Batesville Herald Tribune, Batesville, Indiana

July 19, 2013

Sheriff and deputy discuss anti-bullying


The Batesville Herald-Tribune

---- — Sheriff and deputy discuss anti-bullying

Ripley County Sheriff Tom Grills and Chief Deputy Maj. David Pippin presented a class on anti-bullying to Southeastern Indiana YMCA summer campers recently.

Two sessions were held for different age groups, 5-8 and 9-12.

Grills noted, “Kids who are bullied carry a lot of self-esteem issues, and many other social issues as well.”

According to the Web site www.stopbullying.gov, “Bullying is unwanted, aggressive behavior among school-aged children that involves a real or perceived power imbalance. The behavior is repeated, or has the potential to be repeated, over time. Bullying includes actions such as making threats, spreading rumors, attacking someone physically or verbally and excluding someone from a group on purpose.” The Web site is the product of the U.S. Department of Education, Department of Health and Human Services and Department of Justice and has more information.

The site also commented, “There are many roles that kids can play. Kids can bully others, they can be bullied or they may witness bullying. When kids are involved in bullying, they often play more than one role. It is important to understand the multiple roles kids play in order to effectively prevent and respond to bullying.”

Some signs that may point to a bullying problem:

• Unexplainable injuries

• Lost or destroyed clothing, books, electronics or jewelry

• Frequent headaches or stomach aches, feeling sick or faking illness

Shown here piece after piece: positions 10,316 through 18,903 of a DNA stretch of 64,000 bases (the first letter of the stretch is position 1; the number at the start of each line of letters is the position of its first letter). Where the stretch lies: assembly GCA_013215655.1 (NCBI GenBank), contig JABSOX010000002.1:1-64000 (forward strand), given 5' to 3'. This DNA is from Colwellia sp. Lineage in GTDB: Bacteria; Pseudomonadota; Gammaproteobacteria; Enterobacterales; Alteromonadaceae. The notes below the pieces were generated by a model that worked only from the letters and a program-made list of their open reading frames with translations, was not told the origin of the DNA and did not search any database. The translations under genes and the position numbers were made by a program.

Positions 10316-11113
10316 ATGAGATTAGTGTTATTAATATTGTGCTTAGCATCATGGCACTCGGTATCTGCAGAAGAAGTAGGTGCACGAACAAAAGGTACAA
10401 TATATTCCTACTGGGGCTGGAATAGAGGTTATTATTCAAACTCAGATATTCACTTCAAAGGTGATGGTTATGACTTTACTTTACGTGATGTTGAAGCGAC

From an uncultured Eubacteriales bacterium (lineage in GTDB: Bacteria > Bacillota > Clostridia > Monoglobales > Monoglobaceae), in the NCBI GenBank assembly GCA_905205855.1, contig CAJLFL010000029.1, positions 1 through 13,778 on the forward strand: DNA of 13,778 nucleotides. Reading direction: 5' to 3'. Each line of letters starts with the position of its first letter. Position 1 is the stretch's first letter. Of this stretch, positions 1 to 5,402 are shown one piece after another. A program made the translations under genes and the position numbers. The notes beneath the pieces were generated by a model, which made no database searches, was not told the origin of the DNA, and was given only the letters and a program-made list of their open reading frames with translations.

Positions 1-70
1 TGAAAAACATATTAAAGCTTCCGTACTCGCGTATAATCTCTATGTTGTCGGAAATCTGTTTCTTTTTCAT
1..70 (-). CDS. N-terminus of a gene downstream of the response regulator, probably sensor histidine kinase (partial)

• Changes in eating habits, like suddenly skipping meals or binge eating. Kids may come home from school hungry because they did not eat lunch.

• Difficulty sleeping or frequent nightmares

• Declining grades, loss of interest in schoolwork or not wanting to go to school

• Sudden loss of friends or avoidance of social situations

• Feelings of helplessness or decreased self-esteem

• Self-destructive behaviors, such as running away from home, harming themselves or talking about suicide.

Grills advised, “If you know someone in serious distress or danger, don’t ignore the problem.”

Pippin stated, “It was an honor for Sheriff Grills and I to be asked to come to the YMCA to offer this class. Last year we discussed drugs and the harmful effects. It is important to protect our children the best we can. Teaching them at a young age not to bully, or to stick up for those kids who are being bullied, is imperative. It is our hope that after the class, the campers understood the definition and how to avoid being bullied, or protect those who are being bullied, just like the police are sworn to do every day.”